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Discussion Starter · #1 ·
One of my Sarasa Comets has been having swim bladder issues. I have placed them in a medbay tank for some days now and they have stopped floating to the surface, but now they are just sinking to the bottom. Last night thinking they were better I released them back into my main tank and they were not doing so well. They are constantly erratically swimming then sinking back down to the bottom. The fish has also refused to eat for the past week or so, what should I do to help them?
 

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Need a lot more information to find out what is going on.

What size tank are they in?
What size are the comets?
What other fish in tank?
Temperature?
Water parameters: ammonia, nitrite, nitrAte?

What do you feed? How often?

Any deaths in tank in last 6 weeks?
Added any fish or plants in last 6 weeks?
 

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Discussion Starter · #3 ·
Need a lot more information to find out what is going on.

What size tank are they in?
What size are the comets?
What other fish in tank?
Temperature?
Water parameters: ammonia, nitrite, nitrAte?

What do you feed? How often?

Any deaths in tank in last 6 weeks?
Added any fish or plants in last 6 weeks?
The fish are all in a 90 gal.
The one that is having trouble is about 6-7 inches.
There are two other large comets, 2 small orandas, 2 plecos, 5 glass catfish, 3 leopard synodontis catfish, and a single small angelfish.
The temperature is at 77 degrees.
There was an increase in nitrAte but I am getting that to go down, I do not know how to check ammonia.
I feed soaked flakes in the morning and sinking pellets at night, the plecos get wafers at night.
there have been no deaths within the last 6 weeks.
The 2 orandas, angel, and some plants are new additions, within the last 10 days.
 

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How long has this tank been set up?
To test ammonia levels you would need a test kit. API makes a reliable one. Can purchase at local fish store or on Amazon.
You added quite a bit of bio-load to your tank within the last 2 weeks- it may have overwhelmed the biofilter and caused an ammonia spike. This would be consistent with the symptoms seen in comets. internal bacterial infection- which often presents as bladder issues- is common symptom from water quality issues.
In this case it wouldnt be from the nitrate levels- too soon to make an impact- but, ammonia toxicity could definitely be at work here.

Do you plan on putting these fish in a pond come Spring? They grow to 14 inches and are more suitable to ponds or tanks of at least 180 gallons.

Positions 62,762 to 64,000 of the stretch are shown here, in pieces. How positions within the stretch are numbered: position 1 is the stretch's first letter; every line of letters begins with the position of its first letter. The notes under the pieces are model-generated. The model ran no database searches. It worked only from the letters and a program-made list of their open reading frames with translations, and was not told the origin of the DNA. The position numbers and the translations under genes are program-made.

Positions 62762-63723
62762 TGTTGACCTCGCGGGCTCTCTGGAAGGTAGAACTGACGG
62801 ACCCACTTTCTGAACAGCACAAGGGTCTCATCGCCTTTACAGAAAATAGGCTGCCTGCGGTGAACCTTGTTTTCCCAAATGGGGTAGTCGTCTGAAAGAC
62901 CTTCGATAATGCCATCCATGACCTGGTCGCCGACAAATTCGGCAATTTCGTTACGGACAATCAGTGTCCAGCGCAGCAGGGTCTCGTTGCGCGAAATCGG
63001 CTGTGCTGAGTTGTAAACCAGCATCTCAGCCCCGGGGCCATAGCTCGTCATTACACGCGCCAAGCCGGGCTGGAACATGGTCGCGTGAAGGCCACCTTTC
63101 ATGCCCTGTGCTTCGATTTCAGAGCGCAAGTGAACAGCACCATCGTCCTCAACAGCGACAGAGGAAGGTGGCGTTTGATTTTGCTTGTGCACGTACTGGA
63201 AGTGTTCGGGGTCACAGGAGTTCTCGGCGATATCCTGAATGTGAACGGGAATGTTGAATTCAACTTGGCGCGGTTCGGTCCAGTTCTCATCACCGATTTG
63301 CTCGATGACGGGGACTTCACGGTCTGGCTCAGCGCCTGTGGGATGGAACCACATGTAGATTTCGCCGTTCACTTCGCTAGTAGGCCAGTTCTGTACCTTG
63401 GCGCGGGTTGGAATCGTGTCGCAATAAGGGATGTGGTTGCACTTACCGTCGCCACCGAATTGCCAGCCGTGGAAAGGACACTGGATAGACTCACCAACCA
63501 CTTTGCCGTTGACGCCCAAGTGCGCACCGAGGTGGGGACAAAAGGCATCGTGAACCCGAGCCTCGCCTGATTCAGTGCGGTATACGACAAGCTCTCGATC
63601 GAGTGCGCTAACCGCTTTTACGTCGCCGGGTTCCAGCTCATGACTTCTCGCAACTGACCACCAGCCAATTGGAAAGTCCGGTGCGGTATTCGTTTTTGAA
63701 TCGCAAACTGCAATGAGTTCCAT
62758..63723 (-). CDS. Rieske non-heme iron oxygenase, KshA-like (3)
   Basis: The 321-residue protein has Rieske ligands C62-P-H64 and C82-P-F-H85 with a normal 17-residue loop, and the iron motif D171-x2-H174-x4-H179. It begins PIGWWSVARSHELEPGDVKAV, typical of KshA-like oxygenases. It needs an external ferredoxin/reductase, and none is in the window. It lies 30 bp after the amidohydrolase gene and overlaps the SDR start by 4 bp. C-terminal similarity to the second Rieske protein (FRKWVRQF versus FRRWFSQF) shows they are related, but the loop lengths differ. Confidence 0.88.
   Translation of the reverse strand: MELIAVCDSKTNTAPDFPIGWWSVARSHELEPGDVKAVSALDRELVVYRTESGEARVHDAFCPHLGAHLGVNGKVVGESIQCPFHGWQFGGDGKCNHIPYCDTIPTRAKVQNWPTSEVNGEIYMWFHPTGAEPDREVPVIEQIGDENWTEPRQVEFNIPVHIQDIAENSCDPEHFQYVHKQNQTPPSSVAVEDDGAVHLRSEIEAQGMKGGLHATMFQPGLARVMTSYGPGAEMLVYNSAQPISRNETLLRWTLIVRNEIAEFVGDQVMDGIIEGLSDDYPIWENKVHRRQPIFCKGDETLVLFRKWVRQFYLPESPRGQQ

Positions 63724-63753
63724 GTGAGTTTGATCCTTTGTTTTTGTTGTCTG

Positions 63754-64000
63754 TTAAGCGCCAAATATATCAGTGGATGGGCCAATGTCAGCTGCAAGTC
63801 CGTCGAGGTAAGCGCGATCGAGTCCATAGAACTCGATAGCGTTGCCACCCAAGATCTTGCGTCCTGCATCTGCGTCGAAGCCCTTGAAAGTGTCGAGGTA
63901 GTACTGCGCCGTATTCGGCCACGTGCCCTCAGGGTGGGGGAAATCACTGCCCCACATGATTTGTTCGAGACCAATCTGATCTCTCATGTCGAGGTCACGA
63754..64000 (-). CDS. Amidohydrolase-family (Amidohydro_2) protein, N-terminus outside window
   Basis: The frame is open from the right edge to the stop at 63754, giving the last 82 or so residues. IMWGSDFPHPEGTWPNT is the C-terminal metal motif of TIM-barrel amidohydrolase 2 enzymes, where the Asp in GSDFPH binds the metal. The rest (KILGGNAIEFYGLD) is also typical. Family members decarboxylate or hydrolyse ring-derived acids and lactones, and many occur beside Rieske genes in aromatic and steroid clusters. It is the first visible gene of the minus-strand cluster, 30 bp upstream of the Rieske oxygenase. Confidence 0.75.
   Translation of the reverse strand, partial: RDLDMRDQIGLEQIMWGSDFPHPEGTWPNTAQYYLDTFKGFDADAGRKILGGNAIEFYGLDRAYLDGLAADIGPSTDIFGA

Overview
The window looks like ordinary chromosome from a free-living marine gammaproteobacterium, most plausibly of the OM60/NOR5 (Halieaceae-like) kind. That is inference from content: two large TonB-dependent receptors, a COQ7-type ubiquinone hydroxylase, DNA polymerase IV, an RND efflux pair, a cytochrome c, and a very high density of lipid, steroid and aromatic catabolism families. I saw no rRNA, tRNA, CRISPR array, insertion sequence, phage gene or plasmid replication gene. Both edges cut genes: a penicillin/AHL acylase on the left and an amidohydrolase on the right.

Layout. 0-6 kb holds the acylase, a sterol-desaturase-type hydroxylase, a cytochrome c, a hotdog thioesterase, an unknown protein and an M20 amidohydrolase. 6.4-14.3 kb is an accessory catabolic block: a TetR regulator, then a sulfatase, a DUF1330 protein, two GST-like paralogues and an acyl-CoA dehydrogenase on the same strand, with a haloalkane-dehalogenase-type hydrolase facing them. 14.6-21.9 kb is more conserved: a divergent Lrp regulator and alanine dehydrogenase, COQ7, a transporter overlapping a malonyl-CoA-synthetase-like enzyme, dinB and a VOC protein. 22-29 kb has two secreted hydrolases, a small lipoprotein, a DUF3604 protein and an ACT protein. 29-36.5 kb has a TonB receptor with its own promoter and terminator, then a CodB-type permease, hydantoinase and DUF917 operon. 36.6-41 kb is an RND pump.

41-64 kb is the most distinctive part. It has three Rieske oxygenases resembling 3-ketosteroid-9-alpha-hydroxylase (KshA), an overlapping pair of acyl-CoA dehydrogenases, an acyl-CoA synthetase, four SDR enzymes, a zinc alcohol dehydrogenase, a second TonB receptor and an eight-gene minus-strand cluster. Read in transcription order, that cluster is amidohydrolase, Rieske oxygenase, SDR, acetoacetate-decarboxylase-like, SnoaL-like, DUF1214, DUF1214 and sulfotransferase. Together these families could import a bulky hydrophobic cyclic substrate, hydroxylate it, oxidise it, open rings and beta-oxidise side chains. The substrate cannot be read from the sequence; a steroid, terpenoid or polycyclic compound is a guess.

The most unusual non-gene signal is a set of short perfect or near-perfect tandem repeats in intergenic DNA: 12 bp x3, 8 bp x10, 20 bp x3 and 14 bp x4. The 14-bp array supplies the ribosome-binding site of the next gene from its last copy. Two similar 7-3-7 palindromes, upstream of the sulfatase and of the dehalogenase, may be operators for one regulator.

The temperature is also much too high for comets. Please read this link of care:

 

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Discussion Starter · #5 ·
How long has this tank been set up?
To test ammonia levels you would need a test kit. API makes a reliable one. Can purchase at local fish store or on Amazon.
You added quite a bit of bio-load to your tank within the last 2 weeks- it may have overwhelmed the biofilter and caused an ammonia spike. This would be consistent with the symptoms seen in comets. internal bacterial infection- which often presents as bladder issues- is common symptom from water quality issues.
In this case it wouldnt be from the nitrate levels- too soon to make an impact- but, ammonia toxicity could definitely be at work here.

Do you plan on putting these fish in a pond come Spring? They grow to 14 inches and are more suitable to ponds or tanks of at least 180 gallons.

The temperature is also much too high for comets. Please read this link of care:

Oh I will have to buy some test strips soon then. And yes I do plan on moving the comets to a pond as they grow. I will also decrease the temperature. Should I be keeping the problem comet in the medbay tank or move them back into the main tank? Whenever he is in the main tank he tends to freak out more so I didn't want to stress him out more
 

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Oh I will have to buy some test strips soon then. And yes I do plan on moving the comets to a pond as they grow. I will also decrease the temperature. Should I be keeping the problem comet in the medbay tank or move them back into the main tank? Whenever he is in the main tank he tends to freak out more so I didn't want to stress him out more
Leave in med tank. Lower temp to around 68-70 degrees- slowly.
Treat with epsom salt to make sure there is no obstruction in gut and will help reduce inflammation. Use 1/4 tsp per gallon for 3 days.
Do daily water changes in med tank if not cycled to ensure no ammonia/nitrite toxicity. Volume and frequency depend on size of tank.

Do you see that the fish is having any difficulty breathing?
 

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Discussion Starter · #7 ·
Leave in med tank. Lower temp to around 68-70 degrees- slowly.
Treat with epsom salt to make sure there is no obstruction in gut and will help reduce inflammation. Use 1/4 tsp per gallon for 3 days.
Do daily water changes in med tank if not cycled to ensure no ammonia/nitrite toxicity. Volume and frequency depend on size of tank.

Do you see that the fish is having any difficulty breathing?
The fish sometimes breathes harder than usual. It will normally lay on its side or on its stomach. I've been doing epsom salt treatments a little because I never figured out the correct amount to add. How much water should I be changing out daily?

The medbay tank is a 20 gal as well
 
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